The American Society of Civil Engineers (ASCE) gave American infrastructure a "D+" grade in a report published Tuesday that will almost certainly provide infrastructure advocates with more ammunition to make the case for increased spending.
The grade, published in the organization's quadrennial "Report Card for America's Infrastructure," doesn't come as much of a surprise -- it has been a D or D+ for 15 years. Nor does the cost to get infrastructure to an acceptable level: Across all areas of infrastructure, the report concludes that $3.6 trillion is needed through 2020, that's up from $2.2 trillion in 2009. Based on current and projected spending, ASCE estimates the country will fall $1.6 trillion short of that total.
The report comes at a time when Congress will soon have to face big issues related to infrastructure. The highway and transit bill will expire next year, and given the financial unsustainability of the existing gas tax, many transportation advocates hope Congress will find a more viable funding source.
Meanwhile, a Senate committee this week will begin marking up the Water Resources Development Act, which deals with the country's waterway infrastructure. Levees and inland waterways both got the worst grade in the report, a D-. The lack of a federal levee safety program was cited, and the association called for more investment to avoid future flood damage. The group also said more investments should be made to the inland waterways system, portions of which haven't been updated since the 1950s, because of the vital role its plays in commerce.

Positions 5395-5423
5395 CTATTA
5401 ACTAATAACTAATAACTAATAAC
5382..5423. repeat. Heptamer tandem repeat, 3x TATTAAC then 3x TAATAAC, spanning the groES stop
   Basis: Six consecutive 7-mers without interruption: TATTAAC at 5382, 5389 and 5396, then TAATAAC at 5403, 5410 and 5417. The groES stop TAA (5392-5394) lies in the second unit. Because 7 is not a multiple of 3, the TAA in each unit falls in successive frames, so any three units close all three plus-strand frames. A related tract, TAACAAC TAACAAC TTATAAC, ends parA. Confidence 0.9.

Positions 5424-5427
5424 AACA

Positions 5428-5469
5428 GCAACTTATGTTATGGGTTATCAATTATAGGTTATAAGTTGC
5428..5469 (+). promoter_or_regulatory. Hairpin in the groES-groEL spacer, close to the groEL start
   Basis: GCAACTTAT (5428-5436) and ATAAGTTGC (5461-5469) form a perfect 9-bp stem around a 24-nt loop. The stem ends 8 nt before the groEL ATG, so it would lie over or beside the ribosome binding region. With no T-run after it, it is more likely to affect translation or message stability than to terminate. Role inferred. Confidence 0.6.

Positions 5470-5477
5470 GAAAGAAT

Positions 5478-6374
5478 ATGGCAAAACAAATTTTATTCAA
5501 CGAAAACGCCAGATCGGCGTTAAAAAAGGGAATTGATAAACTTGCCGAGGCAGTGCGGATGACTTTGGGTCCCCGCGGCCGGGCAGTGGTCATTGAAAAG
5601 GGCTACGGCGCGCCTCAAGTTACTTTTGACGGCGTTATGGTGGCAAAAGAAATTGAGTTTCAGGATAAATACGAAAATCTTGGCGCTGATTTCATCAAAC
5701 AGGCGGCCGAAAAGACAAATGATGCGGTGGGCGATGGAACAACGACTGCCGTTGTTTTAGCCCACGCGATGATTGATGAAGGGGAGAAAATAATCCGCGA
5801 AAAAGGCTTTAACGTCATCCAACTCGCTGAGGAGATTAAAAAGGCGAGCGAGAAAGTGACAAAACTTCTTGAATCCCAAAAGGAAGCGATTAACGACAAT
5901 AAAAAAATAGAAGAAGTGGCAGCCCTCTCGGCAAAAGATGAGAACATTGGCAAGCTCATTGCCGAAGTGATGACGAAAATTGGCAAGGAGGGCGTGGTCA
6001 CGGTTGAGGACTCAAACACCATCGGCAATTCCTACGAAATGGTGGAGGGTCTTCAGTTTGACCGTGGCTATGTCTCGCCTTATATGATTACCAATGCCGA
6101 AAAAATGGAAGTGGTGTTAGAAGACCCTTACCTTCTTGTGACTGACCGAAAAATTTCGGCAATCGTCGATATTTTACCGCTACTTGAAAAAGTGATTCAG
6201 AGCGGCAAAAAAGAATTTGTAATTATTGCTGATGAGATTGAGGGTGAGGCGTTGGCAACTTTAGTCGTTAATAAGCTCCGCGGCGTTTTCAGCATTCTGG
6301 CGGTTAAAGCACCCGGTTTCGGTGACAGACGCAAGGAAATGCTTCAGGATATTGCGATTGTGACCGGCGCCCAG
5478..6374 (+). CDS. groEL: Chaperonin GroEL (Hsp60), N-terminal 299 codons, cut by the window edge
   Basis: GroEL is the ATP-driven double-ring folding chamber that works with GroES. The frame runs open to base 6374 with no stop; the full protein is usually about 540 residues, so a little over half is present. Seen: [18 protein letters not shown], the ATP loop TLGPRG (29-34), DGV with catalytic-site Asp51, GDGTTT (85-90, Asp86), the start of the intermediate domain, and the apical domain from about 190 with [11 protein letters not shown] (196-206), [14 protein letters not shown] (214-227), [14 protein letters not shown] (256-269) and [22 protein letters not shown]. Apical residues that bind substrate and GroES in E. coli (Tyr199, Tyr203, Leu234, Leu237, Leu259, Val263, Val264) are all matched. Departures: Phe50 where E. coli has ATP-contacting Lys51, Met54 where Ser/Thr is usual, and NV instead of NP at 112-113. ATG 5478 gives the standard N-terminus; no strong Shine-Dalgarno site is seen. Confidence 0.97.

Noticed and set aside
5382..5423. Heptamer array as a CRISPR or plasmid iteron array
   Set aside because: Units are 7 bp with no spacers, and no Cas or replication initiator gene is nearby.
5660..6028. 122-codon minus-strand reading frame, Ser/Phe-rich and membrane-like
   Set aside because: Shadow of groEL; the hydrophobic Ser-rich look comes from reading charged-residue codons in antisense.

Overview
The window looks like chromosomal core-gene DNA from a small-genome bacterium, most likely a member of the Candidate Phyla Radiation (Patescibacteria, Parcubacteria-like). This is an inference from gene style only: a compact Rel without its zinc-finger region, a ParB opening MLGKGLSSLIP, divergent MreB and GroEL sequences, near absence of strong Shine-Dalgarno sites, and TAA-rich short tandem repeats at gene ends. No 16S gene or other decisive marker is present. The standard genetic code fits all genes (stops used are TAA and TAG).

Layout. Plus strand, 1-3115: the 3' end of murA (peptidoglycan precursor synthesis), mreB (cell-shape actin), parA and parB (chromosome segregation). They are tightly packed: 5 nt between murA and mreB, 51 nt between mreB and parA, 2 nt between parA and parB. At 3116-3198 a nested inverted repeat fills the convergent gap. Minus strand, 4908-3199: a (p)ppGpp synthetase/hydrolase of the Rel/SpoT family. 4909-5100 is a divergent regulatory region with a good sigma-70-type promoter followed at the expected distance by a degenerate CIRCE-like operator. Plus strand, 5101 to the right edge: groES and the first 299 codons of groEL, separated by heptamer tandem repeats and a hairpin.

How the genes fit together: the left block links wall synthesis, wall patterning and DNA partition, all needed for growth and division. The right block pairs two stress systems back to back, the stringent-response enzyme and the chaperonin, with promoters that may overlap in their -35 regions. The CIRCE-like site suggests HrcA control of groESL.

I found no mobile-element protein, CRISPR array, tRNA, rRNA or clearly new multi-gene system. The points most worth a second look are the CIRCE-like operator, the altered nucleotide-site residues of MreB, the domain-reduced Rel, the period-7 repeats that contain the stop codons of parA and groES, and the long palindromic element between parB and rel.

The area of the report that got the highest marks was solid waste, which garnered a B+. ASCE officials highlighted the dramatic rise in recycling over the last 30 years.
Advocates for various modes of transportation were quick to jump on the report and cite it as evidence that the country should spend more on infrastructure. "This report card accentuates the need for a long-term, sustainable funding source for surface transportation moving forward," Bud Wright, executive director of the American Association of State Highway Officials, said in a statement.
Michael Melaniphy, head of the public transit association, said the report shows that "there are devastating consequences to our economy and to our mobility" when the U.S. fails to invest in infrastructure.
But while this report -- and others -- have warned of rising congestion if adequate investment isn't made, the reality is quite different. From 2000 to 2011, for example, the amount of hours auto commuters wasted in congestion remained essentially flat, according to the Texas A&M Transportation Institute's urban mobility report released last year.
Others have expressed some skepticism regarding the report, noting that while ASCE's point is well taken, it's no surprise that an engineering association would be calling for big projects. "That's not the only kind of project that actually improves transportation," said Josh Schank, head of the Eno Center for Transportation.